"Yes. I think that there’s a challenge with adventure games that not everybody enjoys, but the people who do enjoy it, enjoy it a lot. It's the well crafted, entertaining confusion – that is, can we confuse you in a way that is still delightful to you?"
"That’s why it takes so long to design and make an adventure game. That’s the frustrating thing about it. You’re kind of crafting this mental path for the player. They’ve come to a ravine, and they can’t get across it. You have to plant the idea that they want to get across it. There’s a door on the other side of the room or a cave or something. So you’ve built this desire to get across the ravine and there’s a ladder in the room. So, you think the next link they’re going to make is to use the ladder to get across the ravine. So you purposely make the ladder too short to cross the ravine. They have this moment of, "A-ha!" and then they’re denied. A few of those ups and downs and then they figure it out. If the ladder just worked, it would be super boring. So the ladder can’t work, but the ladder can help you get up to a shelf you didn’t notice before and on that shelf is a rope. The rope can be put through these pulleys and these pulleys can help you lower yourself down the rope into the ravine to find another piece of ladder. So for me, what I like is that at some point, you have to use a ladder in a way that no one uses a ladder. You have to use a ladder to hit a bear over the head or something. You have to use one of these objects in a combination it’s not meant for or in a combination that doesn’t make sense. The opposite of the obvious solution often turns out to be the one. The door that you think you have to pick the lock on or break into, you actually have to weld shut. Or something like that. Counterintuitive, lateral thinking they call it. One of the steps at least has to involve some of that."
"You’re putting these little stones in a pond hoping someone will jump from one to the next one across the pond, but sometimes they just can’t see the next stone. You put it right in front of them. You put a sign pointing to it, but they just can’t see it. They're stuck, and they end up hating the game. They can instantly get very, very mad. And hopefully they’re not a game reviewer because at that point, you’ve just lost it all. So to solve that, you get another character to come out and say, "There’s a stone over there," and they player is like "Oh, ok." However, you’ve removed the entertainment by removing that confusion. It’s not entertaining to just execute a series of solutions. That’s the whole point of adventure games, happy confusion. If you have given the answer, you’ve taken that away from the player."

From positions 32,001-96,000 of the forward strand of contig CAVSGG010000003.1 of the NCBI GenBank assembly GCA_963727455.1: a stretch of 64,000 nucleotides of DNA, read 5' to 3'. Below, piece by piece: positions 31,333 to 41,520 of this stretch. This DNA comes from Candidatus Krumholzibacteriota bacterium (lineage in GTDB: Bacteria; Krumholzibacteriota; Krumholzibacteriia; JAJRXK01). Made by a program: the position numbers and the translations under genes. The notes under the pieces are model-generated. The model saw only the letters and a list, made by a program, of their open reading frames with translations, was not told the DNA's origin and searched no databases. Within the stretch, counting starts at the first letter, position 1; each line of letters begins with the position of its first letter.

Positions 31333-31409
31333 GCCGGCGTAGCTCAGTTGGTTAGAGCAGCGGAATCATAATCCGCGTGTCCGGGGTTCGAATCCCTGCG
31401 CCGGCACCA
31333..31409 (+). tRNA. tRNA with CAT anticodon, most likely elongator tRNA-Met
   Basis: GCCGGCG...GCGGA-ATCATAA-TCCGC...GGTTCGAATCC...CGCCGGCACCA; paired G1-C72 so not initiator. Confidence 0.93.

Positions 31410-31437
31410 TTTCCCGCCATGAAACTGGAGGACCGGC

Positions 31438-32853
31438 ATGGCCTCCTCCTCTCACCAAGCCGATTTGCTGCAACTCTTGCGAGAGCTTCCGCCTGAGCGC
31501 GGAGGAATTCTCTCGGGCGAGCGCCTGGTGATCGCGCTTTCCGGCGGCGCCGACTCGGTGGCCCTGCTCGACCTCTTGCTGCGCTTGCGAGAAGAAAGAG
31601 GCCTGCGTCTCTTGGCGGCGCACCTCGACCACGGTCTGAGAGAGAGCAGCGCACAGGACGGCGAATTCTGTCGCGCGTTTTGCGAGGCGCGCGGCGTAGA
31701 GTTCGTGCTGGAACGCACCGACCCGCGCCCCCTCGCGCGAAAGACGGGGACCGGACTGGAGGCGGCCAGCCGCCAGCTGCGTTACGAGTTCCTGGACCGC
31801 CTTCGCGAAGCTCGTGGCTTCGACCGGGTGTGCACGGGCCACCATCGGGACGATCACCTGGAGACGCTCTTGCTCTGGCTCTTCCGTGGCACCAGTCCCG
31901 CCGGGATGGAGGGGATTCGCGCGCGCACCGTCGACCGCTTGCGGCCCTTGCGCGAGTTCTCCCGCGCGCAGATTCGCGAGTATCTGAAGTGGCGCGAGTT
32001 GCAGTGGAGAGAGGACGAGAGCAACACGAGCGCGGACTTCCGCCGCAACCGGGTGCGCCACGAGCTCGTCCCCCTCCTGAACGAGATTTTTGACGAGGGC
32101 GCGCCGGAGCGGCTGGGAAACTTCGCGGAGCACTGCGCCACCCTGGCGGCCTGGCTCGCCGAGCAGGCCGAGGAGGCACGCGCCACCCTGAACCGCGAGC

"When you’re doing playtesting, the people who are really watching the schedule, producers or programmers, are like, "Look, we just really have to get this done, so just put a sign that points to the next thing." Well then I’ve taken away a big chunk of the entertainment from the player. That’s something that we’ve invested a lot of money in; to have this pond and these stones that look really good and we can’t just take that away. You’re devaluing the game, but then again, if you don’t put something in, then no one finds it and they’ll hate it and write a bad review about it. So, it’s a fine line to walk. It’s the tough part about adventure games."
How do you test those puzzles?
"We bring people in and we watch many, many people play the game and we’re really, really quiet. We’re not allowed to talk to them – unless there’s a bug we need to explain. We just see what they do and then we debate afterwards, how to respond to it. We don’t do a numerological, scientific approach to it, but we just look. Imagine someone had bought the game and was playing it; how would you feel if this was their experience? There’s a lot of debate. And there’s an art to it. How do you respond to that kind of feedback. A whole book could be written about that."